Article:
Lastly, Ms. Dreifus argues against teacher tenure and the ways in which the education section wastes money. Personally I feel that if education is not a luxury, if it is truly the future for our youth, than the people providing it should be paid more than anyone in any other profession. The salaries of the average venture capitalist or bank executive make even the ‘bloated salaries’ look like peanuts. The problem is not that education money is being wasted; it is that there is not enough of it. Furthermore, Ms. Dreifus seems to ignore the reason for teacher tenure, which is to protect brilliant minds from enforced censorship. We have not always lived in an open minded society, and we will not always. I want to have professors I disagree with, that society disagrees with, because without educated argument and the freedom to really push the envelope there is no progress. Sincerely,
San Francisco, CA
As an experienced registered nurse (currently working towards my MSN) I make above the median income for women. I am frugal and manage my money conservatively. I have a couple comments on your article.
The reason many women don’t bother to figure out how much they’ll need for retirement is because they don’t feel it matters – they are saving as much as they can right now so knowing they should save more isn’t really going to help. If anything it is discouraging.
In reference to your Roadblock #2: Your suggestion to put $16,500 into your 401K every year is extremely unrealistic unless a woman is making a substantial income – in which case retirement savings probably aren’t a problem. And then you suggest adding an additional $5,500? And then an IRA too? And max out your HSA? And save every bonus, tax refund, birthday gift, etc? Excuse me, but what planet are you living on? How many women have over $25,000 lying around to stash in savings every year? I put 10% in my 401K, pay ahead on my mortgage and try to put extra in my HSA and feel like I’m doing pretty good.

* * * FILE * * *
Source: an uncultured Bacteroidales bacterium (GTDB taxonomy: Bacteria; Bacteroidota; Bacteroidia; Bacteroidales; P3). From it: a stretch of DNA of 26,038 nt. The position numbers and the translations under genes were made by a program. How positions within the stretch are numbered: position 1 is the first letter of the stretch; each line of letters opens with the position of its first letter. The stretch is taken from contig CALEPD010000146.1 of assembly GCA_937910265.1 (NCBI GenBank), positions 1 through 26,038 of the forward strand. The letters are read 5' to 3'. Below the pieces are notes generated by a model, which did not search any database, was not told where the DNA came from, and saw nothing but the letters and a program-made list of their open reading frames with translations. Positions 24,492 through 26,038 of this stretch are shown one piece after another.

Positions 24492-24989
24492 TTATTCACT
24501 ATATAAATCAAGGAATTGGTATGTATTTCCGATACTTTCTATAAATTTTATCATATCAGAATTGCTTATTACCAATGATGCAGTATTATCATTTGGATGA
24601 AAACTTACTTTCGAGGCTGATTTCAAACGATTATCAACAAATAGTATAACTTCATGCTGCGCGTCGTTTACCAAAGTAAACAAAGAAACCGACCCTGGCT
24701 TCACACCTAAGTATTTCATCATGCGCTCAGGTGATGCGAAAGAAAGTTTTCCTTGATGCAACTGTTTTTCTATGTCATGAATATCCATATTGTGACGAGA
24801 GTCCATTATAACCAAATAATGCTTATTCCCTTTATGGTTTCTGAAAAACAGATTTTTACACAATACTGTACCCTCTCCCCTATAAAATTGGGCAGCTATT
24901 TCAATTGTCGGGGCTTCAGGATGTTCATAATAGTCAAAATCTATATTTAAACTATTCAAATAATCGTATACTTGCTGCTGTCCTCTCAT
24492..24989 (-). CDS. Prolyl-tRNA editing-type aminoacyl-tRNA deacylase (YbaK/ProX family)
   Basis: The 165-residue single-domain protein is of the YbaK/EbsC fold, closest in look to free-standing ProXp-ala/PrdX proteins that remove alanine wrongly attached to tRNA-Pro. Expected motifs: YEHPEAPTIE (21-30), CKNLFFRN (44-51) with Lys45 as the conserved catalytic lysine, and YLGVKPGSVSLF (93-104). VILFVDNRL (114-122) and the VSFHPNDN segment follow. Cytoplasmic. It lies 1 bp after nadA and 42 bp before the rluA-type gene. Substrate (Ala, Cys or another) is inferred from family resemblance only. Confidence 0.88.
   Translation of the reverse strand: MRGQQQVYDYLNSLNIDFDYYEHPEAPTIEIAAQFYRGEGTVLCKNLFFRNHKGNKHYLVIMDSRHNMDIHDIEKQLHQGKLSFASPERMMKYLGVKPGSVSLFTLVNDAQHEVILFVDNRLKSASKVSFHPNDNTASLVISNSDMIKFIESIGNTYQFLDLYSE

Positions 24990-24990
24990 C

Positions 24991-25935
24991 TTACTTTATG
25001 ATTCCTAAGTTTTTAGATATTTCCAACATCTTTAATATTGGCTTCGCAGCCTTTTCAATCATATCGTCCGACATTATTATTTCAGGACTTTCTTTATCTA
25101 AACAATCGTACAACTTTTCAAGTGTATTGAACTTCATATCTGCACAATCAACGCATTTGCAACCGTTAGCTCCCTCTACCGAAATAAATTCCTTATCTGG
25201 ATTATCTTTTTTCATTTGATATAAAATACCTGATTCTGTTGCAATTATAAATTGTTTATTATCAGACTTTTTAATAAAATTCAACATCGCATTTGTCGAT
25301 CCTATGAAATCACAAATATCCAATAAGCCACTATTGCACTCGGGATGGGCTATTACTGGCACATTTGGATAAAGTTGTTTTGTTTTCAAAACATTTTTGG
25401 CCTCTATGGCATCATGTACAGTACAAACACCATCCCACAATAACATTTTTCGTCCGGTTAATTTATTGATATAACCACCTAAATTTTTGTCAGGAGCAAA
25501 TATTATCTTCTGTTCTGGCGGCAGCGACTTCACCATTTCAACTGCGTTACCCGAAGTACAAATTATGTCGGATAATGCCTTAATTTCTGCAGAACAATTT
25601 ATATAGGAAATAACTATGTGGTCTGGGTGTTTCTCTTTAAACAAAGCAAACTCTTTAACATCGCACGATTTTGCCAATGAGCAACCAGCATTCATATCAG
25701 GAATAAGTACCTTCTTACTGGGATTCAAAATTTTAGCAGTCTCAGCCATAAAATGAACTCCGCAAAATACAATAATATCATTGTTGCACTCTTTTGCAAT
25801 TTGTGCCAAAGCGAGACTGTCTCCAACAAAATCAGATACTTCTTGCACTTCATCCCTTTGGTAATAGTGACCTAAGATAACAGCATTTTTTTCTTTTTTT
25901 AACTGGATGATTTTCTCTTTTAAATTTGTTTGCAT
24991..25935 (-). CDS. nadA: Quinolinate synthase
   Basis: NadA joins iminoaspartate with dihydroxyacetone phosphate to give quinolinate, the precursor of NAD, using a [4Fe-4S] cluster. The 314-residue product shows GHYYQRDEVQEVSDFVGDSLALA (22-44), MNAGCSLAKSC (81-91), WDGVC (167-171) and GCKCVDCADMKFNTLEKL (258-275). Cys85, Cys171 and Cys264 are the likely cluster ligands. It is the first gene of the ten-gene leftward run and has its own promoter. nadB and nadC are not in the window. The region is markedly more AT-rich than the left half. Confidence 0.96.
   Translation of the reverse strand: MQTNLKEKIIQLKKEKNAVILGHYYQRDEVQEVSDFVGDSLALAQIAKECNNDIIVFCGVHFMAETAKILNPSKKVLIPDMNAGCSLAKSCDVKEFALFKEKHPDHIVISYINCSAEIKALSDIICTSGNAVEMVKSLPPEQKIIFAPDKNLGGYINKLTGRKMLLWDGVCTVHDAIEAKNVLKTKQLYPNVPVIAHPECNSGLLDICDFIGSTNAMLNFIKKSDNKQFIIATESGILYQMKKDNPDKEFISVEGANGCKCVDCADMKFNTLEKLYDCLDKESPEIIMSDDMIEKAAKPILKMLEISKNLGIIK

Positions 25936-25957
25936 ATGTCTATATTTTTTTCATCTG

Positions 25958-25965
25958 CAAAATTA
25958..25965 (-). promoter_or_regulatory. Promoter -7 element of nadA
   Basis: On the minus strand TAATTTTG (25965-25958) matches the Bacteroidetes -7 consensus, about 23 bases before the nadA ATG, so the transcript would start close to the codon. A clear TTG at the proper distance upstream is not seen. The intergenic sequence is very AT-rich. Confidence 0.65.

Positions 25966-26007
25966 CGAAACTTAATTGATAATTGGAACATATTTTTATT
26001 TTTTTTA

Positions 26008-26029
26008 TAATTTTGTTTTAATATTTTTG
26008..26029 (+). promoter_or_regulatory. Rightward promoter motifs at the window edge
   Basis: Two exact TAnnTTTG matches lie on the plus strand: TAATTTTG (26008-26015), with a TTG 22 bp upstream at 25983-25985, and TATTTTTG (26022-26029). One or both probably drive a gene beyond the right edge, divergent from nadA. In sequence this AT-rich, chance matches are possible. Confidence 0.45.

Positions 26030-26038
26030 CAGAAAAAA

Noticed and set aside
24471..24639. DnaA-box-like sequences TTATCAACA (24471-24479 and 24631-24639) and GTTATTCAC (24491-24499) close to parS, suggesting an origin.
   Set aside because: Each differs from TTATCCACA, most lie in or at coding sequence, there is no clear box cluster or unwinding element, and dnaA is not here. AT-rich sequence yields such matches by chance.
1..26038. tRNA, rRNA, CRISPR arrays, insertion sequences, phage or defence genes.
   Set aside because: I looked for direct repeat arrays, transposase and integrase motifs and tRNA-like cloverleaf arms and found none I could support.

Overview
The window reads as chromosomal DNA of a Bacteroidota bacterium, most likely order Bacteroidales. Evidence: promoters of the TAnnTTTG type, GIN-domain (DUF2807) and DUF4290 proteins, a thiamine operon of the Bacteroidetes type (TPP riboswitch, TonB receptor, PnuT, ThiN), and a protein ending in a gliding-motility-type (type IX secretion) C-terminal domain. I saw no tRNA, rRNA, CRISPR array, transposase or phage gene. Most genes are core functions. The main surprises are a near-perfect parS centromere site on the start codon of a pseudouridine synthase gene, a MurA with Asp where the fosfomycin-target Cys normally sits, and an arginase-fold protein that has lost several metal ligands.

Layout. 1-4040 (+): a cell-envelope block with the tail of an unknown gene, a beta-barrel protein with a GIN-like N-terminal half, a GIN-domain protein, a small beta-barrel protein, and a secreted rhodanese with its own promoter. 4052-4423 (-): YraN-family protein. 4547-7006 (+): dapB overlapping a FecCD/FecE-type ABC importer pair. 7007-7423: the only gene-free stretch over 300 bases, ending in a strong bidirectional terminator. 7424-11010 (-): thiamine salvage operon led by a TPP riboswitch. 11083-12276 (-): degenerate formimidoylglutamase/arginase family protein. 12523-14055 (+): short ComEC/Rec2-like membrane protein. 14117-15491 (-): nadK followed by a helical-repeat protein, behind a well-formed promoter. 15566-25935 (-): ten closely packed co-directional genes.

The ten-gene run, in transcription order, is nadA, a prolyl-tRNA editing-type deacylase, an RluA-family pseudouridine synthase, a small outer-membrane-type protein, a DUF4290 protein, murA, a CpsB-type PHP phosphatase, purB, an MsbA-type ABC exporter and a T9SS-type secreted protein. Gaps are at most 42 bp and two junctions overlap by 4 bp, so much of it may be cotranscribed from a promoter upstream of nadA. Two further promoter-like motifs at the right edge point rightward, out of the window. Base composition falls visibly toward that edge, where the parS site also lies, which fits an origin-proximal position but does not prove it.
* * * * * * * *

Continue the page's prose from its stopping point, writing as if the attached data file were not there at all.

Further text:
Furthermore, some consideration has to be given to enjoying life right now. If I did as you suggested I wouldn’t be able to afford a single luxury (such as an occassional dinner out with friends), visits to see my children who all live out of state (and who give more meaning to my life than anything else I can think of), or even maintain my house, let alone make it look nice. What would be the point of living if you take away all pleasure?
I guess what I’m trying to say is some of your suggestions are unrealistic. As I said, I make an above average salary for a woman. Any reader making, say $60,000 a year would find it even harder to follow your advice.
The other advice seems sound. Just remember who your readers are and consider their average income. Many still have children in college, medical bills etc.
Your interview with Claudia Dreifus in the July/August 2010 issue was enlightening and important. It is time the parents of high school students understood that an Ivy League degree accompanied by outrageous costs does not guarantee a first-rate education. As a professor, I can attest that many high-prestige colleges are notorious
for their neglect of undergraduates. Students can get a better education at lower cost elsewhere.
Dear Lesley, Thank you for your Editor’s Letter in the July/August issue. And thank you especially for all the work you do in putting out MORE. MORE is the only women’s magazine I’ve found that doesn’t take a political stand and I greatly appreciate that. When MORE invited Laura Bush to speak at one of its events, you really impressed me. I’m glad to see articles on women like Nancy Brinker that show respect for her views as in the June issue. In fact, it was because of the June issue that I decided to renew my subscription. I loved "To Be Tea-D Off" and "Is It Ever Too Late to Find Faith" in the current issue.